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Quilters offer chance to ‘stitch history’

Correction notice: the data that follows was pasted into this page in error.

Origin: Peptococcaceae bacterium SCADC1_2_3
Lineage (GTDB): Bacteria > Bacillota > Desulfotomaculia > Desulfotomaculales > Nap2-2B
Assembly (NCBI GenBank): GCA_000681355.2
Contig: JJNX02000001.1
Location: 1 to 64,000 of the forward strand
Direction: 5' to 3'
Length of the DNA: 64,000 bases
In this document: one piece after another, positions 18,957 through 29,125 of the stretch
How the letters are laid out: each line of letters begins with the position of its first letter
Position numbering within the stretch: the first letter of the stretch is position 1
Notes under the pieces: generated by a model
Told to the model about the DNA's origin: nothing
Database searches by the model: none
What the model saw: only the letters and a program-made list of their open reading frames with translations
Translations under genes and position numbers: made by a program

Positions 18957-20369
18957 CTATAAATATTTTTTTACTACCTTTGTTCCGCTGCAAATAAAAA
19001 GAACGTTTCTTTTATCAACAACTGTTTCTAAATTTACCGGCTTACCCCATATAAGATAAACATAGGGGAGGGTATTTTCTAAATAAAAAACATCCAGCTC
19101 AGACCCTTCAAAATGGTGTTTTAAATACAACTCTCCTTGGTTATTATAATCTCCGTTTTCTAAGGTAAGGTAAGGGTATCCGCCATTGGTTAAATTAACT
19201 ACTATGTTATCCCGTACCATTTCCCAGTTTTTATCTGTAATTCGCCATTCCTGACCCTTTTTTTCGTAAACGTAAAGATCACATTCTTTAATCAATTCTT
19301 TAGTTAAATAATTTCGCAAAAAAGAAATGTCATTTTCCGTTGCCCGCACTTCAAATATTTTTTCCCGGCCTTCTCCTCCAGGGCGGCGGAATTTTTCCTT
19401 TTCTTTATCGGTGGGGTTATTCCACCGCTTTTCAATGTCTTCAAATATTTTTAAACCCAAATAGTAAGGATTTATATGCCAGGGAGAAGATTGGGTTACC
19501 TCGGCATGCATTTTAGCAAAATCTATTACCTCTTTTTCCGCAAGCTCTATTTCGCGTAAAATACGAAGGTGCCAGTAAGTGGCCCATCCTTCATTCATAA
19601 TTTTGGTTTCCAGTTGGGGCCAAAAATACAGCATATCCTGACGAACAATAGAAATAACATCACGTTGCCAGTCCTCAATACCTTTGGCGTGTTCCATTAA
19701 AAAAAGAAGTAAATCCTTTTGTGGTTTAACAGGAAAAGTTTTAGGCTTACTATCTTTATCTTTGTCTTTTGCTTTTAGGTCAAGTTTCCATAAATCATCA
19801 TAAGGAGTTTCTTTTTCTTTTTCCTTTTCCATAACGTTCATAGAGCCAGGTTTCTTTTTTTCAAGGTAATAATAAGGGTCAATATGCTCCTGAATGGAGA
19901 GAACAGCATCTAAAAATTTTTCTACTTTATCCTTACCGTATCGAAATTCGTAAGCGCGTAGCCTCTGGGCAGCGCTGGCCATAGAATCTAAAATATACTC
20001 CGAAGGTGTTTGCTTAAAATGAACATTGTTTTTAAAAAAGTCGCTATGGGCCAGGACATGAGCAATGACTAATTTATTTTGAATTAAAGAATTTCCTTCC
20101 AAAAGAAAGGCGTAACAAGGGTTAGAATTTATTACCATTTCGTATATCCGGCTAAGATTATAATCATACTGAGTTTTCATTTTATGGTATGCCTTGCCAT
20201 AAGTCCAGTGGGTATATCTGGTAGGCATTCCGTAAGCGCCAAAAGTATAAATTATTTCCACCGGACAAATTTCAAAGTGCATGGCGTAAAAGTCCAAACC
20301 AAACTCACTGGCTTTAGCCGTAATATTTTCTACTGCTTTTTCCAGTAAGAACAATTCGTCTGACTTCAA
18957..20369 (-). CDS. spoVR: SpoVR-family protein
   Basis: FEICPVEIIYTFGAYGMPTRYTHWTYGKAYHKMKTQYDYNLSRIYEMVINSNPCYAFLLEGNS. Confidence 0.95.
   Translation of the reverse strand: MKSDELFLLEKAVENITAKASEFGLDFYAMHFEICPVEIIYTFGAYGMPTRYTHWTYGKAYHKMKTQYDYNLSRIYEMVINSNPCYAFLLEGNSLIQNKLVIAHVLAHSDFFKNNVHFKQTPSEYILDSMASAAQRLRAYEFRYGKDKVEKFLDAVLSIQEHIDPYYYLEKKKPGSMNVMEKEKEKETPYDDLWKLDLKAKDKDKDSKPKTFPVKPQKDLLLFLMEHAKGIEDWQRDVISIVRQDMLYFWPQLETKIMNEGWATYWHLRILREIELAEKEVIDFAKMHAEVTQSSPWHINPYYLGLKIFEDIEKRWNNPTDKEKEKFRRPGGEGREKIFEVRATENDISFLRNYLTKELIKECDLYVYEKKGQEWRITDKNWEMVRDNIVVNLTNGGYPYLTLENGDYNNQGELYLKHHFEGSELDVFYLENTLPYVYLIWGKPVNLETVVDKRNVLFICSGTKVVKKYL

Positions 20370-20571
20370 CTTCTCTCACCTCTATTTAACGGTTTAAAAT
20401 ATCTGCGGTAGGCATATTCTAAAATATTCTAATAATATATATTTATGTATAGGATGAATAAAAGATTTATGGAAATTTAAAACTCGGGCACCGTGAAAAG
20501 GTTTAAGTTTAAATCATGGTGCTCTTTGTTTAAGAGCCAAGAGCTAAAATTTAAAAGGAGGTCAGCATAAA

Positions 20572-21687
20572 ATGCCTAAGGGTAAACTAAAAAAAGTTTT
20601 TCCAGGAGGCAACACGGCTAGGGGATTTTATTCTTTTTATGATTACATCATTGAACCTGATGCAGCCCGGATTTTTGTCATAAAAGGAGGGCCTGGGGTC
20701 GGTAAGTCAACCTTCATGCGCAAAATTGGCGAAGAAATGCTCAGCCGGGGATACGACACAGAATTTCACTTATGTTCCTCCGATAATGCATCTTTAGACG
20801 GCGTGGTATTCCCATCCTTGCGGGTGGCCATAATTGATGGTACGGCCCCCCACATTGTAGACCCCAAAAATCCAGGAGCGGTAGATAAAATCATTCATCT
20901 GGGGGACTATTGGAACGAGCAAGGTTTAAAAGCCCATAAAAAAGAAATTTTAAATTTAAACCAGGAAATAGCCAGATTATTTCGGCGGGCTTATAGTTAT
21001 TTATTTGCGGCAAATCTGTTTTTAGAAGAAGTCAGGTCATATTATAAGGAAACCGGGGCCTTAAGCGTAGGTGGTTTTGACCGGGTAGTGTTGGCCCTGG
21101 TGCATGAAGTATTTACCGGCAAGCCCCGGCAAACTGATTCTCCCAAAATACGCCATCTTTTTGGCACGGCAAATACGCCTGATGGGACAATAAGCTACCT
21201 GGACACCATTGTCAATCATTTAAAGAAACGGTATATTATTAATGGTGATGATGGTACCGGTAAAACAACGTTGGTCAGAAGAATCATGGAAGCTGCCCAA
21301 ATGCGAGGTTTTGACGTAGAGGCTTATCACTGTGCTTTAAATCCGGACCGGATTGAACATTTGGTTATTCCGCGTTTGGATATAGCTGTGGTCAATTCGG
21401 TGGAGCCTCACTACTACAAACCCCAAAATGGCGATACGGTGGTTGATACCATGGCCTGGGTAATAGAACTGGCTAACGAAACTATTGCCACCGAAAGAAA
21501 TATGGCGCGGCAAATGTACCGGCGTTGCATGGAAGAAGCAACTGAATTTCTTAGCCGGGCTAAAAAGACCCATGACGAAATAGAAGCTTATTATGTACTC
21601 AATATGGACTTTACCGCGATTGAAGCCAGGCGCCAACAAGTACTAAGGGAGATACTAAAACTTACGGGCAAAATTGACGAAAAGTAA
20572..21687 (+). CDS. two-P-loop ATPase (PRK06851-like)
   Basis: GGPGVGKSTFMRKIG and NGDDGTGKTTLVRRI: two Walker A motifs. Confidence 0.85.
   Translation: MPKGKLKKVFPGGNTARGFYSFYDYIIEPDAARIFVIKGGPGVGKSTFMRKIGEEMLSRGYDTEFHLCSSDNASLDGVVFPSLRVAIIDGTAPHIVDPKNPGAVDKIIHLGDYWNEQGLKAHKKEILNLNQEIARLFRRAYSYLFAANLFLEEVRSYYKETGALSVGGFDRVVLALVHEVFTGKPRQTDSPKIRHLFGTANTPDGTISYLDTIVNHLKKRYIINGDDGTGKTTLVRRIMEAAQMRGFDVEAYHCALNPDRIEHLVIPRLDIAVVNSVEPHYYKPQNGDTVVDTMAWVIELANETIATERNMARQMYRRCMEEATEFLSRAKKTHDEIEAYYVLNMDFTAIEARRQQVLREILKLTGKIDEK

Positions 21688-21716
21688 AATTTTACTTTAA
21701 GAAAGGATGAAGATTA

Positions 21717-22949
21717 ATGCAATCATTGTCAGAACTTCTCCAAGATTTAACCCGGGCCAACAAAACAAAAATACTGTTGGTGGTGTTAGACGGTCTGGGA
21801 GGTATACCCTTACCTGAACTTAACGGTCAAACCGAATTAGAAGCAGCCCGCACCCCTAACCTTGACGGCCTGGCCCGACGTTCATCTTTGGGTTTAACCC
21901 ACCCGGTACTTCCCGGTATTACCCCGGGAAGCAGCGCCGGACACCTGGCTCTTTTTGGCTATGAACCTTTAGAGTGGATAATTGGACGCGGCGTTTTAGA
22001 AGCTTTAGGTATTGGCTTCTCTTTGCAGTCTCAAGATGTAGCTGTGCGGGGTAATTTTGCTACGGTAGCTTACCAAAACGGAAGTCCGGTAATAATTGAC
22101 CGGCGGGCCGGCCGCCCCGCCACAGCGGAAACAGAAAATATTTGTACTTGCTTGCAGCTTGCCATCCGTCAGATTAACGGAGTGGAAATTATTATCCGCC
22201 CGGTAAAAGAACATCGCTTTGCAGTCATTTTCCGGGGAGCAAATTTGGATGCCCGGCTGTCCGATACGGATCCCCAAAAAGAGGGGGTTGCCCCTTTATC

first_img Published 8:16 pm Wednesday, October 27, 2010 Plans underway for historic Pike County celebration Penny Hoarder Issues “Urgent” Alert: 6 Companies Are… Pike County Sheriff’s Office offering community child ID kits Troy falls to No. 13 Clemson Remember America’s heroes on Memorial Day Latest Stories Print Article By Jaine Treadwell Email the author You Might Like Goshen plays Providence Christian Goshen High School’s Reginald Foster (21) carries the ball during the Eagles’ game against Pike County High School. (Messenger Staff… read morecenter_img The public is invited to lend stitches and add their names to this quilt top which will be on display at the Peanut Butter Festival Saturday in Brundidge.The Fellowship Quilters at Mount Moriah Baptist Church will bring something old and something new to the Peanut Butter Festival in Brundidge on Saturday.The quilters will demonstrate the age-old art of quilting and have several of the quilts on display that they have “stitched” at the Monday quilting bees at the church.The quilters will also have many of the other needlework items that they create on display and for sale. “We do all kinds of needlework from aprons to quilts and everything in between,” said Mary Mitchell, a member of the Fellowship Quilters. “We all enjoy quilting and love to share what we do with others.”A quilting revival in recent years has generated interest in the old art among people of all ages. Young people are taking an interest and so are a few men. But, quilting continues to be a “woman’s art.” Book Nook to reopen Sponsored Content Mitchell said the Fellowship Quilters are excited to be part of the Peanut Butter Festival and to share their love of quilting with the community.The year 2010 is the state tourism bureau’s Year of the Small Town Downtown, which is an event of the Great Alabama Homecoming.Those who stop by the Fellowship Quilters’ booth on Saturday will make a stitch in time that will become part of a “piece of history.” Quilters offer chance to ‘stitch history’ By The Penny Hoarder Mitchell didn’t say that one of the main reasons is that women enjoy the fellowship that is a natural by-product of a quilting bee.“No, we don’t gossip,” she said laughing. “But we do enjoy each other and we enjoy quilting and want others to learn to enjoy it, too.”In an effort to introduce others to the art, the Fellowship Quilters have pieced a top that will be quilted at the Peanut Butter Festival.“We have the quilt top on a small frame and we’ll invite everyone to make a few quilting stitches on the top,” Mitchell said. “We want women, men and children to try their hands a quilting and, those who do, will have the opportunity to sign their names on the border of the quilt. When the festival is over, the ‘community’ quilt will be donated to the Brundidge Historical Society to be hung at the We Piddle Around Theater.” Skip Around the WebMd: Do This Immediately if You Have Diabetes (Watch)Blood Sugar BlasterIf You Have Ringing Ears Do This Immediately (Ends Tinnitus)Healthier LivingHave an Enlarged Prostate? Urologist Reveals: Do This Immediately (Watch)Healthier LivingWomen Only: Stretch This Muscle to Stop Bladder Leakage (Watch)Healthier LivingRemoving Moles & Skin Tags Has Never Been This EasyEssential HealthMost 10 Rarest Skins for FortniteTCGThe content you see here is paid for by the advertiser or content provider whose link you click on, and is recommended to you by Revcontent. As the leading platform for native advertising and content recommendation, Revcontent uses interest based targeting to select content that we think will be of particular interest to you. We encourage you to view your opt out options in Revcontent’s Privacy PolicyWant your content to appear on sites like this?Increase Your Engagement Now!Want to report this publisher’s content as misinformation?Submit a ReportGot it, thanks!Remove Content Link?Please choose a reason below:Fake NewsMisleadingNot InterestedOffensiveRepetitiveSubmitCancellast_img read more